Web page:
Head of WHO in Russia: COVID Cases in Country Fall by 11% in Two Weeks
11:48 GMT 03.09.2021 (Updated: 12:44 GMT 06.09.2021)
© Sputnik / Konstantin MihalchevskiyA medic wearing face mask and full body protection holds the Gam-COVID-Vak vaccine ahead of inoculation at the city polyclinic No 7, in Simferopol, Crimea, Russia.
© Sputnik / Konstantin Mihalchevskiy/
Strict anti-COVID measures were observed in Vladivostok during the Eastern Economic Forum (EEF) which runs from 2 to 4 September. And even though the pandemic was not debated at a separate session, its latest statistics were discussed during a fringe event.
Melita Vujnovic, who is the head of the World Health Organization Office in Russia was invited to the EEF to discuss healthy cities. The WHO receives a daily update on how many COVID-19 cases there are in all member states around the world, so Vujnovic was able to share the latest data from the European region:
"Out of the 53 states belonging to the WHO European Region (of which Russia is also a member) we have seen cases rise over the past two weeks in 28 countries,” said the head of the WHO’s Russian office. “The increased summer mobility and relaxation of public health measures, including lower compliance with measures in place, are believed to be the reasons for the rise, together with the prevalence of the Delta variant which is highly transmissible. However, countries have reported that the Emergency Use Listed (EUL) vaccines are just as effective as before and the situation is being closely monitored by all national authorities and shared with the WHO."
According to Vujnovic, despite the overall increase in 28 European nations, the latest statistics from Russia show an overall reduction in cases.
“As for Russia," she said, "based on these national data we see that over the past two weeks the number of new cases fell by 11 percent. The reproductive number is around 0.96 which indicates a deceleration of the transmission."
© Sputnik / Vitaly Belousov Melita Vujnovic
© Sputnik / Vitaly Belousov/
The Delta variant of the novel coronavirus has been responsible for thousands of new COVID cases worldwide. Part of the problem is that according to recent studies, the effectiveness of some vaccines against infection and symptomatic illness has dropped significantly. Nevertheless, according to Vujnovic, some jabs, such as Pfizer/BioNTech are still effective in preventing hospitalisation and serious illness.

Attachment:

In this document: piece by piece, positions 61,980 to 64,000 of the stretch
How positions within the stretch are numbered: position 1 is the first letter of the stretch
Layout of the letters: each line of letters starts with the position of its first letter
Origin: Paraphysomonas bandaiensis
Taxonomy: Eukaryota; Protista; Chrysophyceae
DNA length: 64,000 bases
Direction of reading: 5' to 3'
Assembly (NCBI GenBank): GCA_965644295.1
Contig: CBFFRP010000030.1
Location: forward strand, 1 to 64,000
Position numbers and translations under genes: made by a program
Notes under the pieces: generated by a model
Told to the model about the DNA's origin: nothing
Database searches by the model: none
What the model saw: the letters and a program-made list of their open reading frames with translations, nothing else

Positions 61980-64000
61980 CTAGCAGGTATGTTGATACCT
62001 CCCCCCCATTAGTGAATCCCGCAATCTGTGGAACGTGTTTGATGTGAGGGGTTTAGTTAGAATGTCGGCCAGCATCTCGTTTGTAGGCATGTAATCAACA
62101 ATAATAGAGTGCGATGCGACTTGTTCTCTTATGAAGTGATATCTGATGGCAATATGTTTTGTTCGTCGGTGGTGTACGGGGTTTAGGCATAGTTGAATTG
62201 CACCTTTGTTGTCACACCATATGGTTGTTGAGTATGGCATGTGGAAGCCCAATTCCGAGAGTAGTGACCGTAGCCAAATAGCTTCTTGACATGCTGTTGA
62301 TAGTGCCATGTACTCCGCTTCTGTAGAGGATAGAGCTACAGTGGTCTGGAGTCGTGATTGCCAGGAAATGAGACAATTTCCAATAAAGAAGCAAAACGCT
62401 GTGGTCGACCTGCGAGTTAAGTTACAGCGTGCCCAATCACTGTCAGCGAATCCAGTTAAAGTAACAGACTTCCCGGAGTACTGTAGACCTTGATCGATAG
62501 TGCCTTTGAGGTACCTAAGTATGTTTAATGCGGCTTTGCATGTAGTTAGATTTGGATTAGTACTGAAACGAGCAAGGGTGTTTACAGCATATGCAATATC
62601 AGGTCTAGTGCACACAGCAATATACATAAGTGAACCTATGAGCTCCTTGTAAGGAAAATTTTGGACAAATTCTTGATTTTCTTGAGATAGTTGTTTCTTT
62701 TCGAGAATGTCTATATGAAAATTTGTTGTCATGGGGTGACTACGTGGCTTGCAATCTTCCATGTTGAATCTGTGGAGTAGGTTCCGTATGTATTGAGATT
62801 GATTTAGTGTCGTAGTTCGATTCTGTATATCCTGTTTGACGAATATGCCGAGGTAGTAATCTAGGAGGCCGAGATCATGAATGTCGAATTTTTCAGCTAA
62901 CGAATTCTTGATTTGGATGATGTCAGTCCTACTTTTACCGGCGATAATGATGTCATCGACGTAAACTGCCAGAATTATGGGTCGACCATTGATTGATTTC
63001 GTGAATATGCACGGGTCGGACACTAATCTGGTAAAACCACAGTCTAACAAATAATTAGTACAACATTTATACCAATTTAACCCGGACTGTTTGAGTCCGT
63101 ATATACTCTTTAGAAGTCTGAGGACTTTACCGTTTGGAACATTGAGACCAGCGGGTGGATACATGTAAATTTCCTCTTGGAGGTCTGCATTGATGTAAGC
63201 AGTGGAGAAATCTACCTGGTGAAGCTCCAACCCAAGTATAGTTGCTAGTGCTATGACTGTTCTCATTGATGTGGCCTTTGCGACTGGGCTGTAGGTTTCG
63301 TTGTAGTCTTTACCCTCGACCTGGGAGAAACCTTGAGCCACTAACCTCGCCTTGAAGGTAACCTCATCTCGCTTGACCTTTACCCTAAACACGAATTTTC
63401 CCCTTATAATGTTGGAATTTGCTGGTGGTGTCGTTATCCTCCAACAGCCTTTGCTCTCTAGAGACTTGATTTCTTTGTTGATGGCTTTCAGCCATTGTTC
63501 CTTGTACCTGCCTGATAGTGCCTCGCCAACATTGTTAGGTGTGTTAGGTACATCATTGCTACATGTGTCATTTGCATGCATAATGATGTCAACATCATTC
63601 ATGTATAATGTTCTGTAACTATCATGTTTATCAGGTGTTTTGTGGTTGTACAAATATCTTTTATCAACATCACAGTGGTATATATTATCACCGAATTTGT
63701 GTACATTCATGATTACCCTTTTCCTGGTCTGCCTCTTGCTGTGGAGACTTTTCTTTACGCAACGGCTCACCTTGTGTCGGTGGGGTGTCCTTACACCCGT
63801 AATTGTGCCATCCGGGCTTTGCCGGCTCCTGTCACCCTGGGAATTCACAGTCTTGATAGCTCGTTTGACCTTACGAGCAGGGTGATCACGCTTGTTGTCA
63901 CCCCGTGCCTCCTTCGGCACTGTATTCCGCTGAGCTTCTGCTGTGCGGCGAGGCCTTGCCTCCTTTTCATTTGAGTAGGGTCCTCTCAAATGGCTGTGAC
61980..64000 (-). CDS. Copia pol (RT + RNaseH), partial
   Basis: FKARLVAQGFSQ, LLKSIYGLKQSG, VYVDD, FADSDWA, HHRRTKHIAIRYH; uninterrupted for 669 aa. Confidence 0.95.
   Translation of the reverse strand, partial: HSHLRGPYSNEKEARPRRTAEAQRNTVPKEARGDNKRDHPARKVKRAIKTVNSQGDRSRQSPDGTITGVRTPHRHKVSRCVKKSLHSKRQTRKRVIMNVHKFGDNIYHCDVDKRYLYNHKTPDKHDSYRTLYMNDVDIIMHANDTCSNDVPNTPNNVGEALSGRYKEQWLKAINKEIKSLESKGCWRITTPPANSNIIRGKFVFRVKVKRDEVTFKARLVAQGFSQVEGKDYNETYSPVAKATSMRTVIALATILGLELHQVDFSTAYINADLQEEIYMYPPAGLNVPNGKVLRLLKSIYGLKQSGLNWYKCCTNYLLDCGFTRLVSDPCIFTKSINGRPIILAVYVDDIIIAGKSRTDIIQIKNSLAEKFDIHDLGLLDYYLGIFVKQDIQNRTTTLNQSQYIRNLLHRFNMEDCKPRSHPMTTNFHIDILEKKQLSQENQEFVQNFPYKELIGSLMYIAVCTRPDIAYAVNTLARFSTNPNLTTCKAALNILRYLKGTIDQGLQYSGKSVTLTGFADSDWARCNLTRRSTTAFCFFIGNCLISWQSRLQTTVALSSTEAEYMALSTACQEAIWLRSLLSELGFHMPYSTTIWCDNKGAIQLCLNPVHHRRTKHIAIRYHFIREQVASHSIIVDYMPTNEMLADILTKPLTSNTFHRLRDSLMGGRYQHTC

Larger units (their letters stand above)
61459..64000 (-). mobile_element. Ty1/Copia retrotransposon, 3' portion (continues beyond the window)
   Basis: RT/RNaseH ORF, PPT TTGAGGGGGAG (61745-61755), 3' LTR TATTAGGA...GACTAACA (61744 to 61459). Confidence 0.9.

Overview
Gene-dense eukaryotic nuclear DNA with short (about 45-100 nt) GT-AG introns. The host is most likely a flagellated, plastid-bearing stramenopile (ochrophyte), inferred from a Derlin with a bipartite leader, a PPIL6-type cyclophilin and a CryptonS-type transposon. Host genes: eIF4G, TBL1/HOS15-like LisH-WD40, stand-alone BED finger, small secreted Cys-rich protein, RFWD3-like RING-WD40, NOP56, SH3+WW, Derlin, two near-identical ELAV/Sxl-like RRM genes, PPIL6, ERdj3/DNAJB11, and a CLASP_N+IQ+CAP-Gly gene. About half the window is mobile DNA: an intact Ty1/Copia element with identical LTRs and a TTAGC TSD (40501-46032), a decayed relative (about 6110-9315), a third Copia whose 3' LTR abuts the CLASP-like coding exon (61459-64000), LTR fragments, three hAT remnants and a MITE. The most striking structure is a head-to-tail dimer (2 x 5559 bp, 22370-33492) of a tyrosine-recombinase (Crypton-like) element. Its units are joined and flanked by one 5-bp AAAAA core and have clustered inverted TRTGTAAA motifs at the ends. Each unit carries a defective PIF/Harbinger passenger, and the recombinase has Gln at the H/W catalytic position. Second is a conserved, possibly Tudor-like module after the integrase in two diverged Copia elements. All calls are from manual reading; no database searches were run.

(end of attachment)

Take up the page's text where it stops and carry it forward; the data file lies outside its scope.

“At the moment, two jabs of the approved vaccines - whether they're WHO-approved or approved by one of the other regulatory agencies - have been shown to provide excellent protection from severe disease and hospitalisation against the Delta variant as well as against other variants of concern. For instance, the Israel study showed that the effectiveness of the Pfizer vaccine had decreased against infection but still maintains the effectiveness of about 93 percent in preventing serious illness and hospitalisation,” she said.
A recent preprint study by the Minnesota-based Mayo Clinic has demonstrated that the effectiveness of the two major mRNA vaccines which are approved for use in the US – Pfizer/BioNTech and Moderna - in preventing infections and symptomatic disease has dropped from 86 percent to 76 percent for Moderna and from 76 percent to 42 percent for Pfizer at a time when the majority of the initial Delta cases were detected in the state.
The Russian Ministry of Health announced that the dual-component Russian Sputnik V jab, which is at present undergoing WHO approval, is more than 83 percent effective against the Delta variant.